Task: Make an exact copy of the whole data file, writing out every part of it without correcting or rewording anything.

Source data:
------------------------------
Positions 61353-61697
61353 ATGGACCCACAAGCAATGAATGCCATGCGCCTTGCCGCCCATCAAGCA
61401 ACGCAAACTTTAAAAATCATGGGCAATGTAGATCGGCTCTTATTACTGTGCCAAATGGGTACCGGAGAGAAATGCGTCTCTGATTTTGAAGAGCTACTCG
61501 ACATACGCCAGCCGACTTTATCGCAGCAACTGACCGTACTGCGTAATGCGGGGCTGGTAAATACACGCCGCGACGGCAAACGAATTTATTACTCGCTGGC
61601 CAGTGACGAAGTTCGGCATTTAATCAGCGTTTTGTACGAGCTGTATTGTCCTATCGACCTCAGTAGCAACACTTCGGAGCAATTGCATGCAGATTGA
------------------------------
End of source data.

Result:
Positions 61353-61697
61353 ATGGACCCACAAGCAATGAATGCCATGCGCCTTGCCGCCCATCAAGCA
61401 ACGCAAACTTTAAAAATCATGGGCAATGTAGATCGGCTCTTATTACTGTGCCAAATGGGTACCGGAGAGAAATGCGTCTCTGATTTTGAAGAGCTACTCG
61501 ACATACGCCAGCCGACTTTATCGCAGCAACTGACCGTACTGCGTAATGCGGGGCTGGTAAATACACGCCGCGACGGCAAACGAATTTATTACTCGCTGGC
61601 CAGTGACGAAGTTCGGCATTTAATCAGCGTTTTGTACGAGCTGTATTGTCCTATCGACCTCAGTAGCAACACTTCGGAGCAATTGCATGCAGATTGA